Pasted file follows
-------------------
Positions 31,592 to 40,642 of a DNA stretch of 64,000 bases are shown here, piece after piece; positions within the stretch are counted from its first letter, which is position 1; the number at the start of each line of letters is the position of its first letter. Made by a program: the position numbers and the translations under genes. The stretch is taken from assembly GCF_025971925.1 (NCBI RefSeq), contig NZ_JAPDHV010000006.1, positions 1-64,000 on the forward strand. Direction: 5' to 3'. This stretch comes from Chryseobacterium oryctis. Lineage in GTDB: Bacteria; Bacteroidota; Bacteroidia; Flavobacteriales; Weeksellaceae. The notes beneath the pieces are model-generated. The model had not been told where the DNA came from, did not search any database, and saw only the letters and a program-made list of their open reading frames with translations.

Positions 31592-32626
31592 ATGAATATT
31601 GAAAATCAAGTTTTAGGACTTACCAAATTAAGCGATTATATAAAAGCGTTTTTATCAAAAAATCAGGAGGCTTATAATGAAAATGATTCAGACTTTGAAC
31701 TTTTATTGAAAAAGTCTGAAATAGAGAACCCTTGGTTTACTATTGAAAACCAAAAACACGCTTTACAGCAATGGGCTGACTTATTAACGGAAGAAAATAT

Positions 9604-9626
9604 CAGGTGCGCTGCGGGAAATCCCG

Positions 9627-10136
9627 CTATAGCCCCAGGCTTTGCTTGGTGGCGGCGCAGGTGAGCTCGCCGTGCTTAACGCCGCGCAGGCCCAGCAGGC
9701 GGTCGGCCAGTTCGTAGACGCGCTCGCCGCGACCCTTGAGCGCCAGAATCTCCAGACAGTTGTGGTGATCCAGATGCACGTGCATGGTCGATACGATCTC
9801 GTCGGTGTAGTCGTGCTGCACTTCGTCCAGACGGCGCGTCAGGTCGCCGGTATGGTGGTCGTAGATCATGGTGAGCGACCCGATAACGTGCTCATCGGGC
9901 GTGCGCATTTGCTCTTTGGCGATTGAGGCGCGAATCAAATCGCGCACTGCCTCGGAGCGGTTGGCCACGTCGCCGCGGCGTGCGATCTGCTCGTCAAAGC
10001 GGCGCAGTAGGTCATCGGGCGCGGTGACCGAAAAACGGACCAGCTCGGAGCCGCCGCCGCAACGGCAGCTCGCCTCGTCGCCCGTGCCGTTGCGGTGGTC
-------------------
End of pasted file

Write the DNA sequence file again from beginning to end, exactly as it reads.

Positions 31,592 to 40,642 of a DNA stretch of 64,000 bases are shown here, piece after piece; positions within the stretch are counted from its first letter, which is position 1; the number at the start of each line of letters is the position of its first letter. Made by a program: the position numbers and the translations under genes. The stretch is taken from assembly GCF_025971925.1 (NCBI RefSeq), contig NZ_JAPDHV010000006.1, positions 1-64,000 on the forward strand. Direction: 5' to 3'. This stretch comes from Chryseobacterium oryctis. Lineage in GTDB: Bacteria; Bacteroidota; Bacteroidia; Flavobacteriales; Weeksellaceae. The notes beneath the pieces are model-generated. The model had not been told where the DNA came from, did not search any database, and saw only the letters and a program-made list of their open reading frames with translations.

Positions 31592-32626
31592 ATGAATATT
31601 GAAAATCAAGTTTTAGGACTTACCAAATTAAGCGATTATATAAAAGCGTTTTTATCAAAAAATCAGGAGGCTTATAATGAAAATGATTCAGACTTTGAAC
31701 TTTTATTGAAAAAGTCTGAAATAGAGAACCCTTGGTTTACTATTGAAAACCAAAAACACGCTTTACAGCAATGGGCTGACTTATTAACGGAAGAAAATAT

Positions 9604-9626
9604 CAGGTGCGCTGCGGGAAATCCCG

Positions 9627-10136
9627 CTATAGCCCCAGGCTTTGCTTGGTGGCGGCGCAGGTGAGCTCGCCGTGCTTAACGCCGCGCAGGCCCAGCAGGC
9701 GGTCGGCCAGTTCGTAGACGCGCTCGCCGCGACCCTTGAGCGCCAGAATCTCCAGACAGTTGTGGTGATCCAGATGCACGTGCATGGTCGATACGATCTC
9801 GTCGGTGTAGTCGTGCTGCACTTCGTCCAGACGGCGCGTCAGGTCGCCGGTATGGTGGTCGTAGATCATGGTGAGCGACCCGATAACGTGCTCATCGGGC
9901 GTGCGCATTTGCTCTTTGGCGATTGAGGCGCGAATCAAATCGCGCACTGCCTCGGAGCGGTTGGCCACGTCGCCGCGGCGTGCGATCTGCTCGTCAAAGC
10001 GGCGCAGTAGGTCATCGGGCGCGGTGACCGAAAAACGGACCAGCTCGGAGCCGCCGCCGCAACGGCAGCTCGCCTCGTCGCCCGTGCCGTTGCGGTGGTC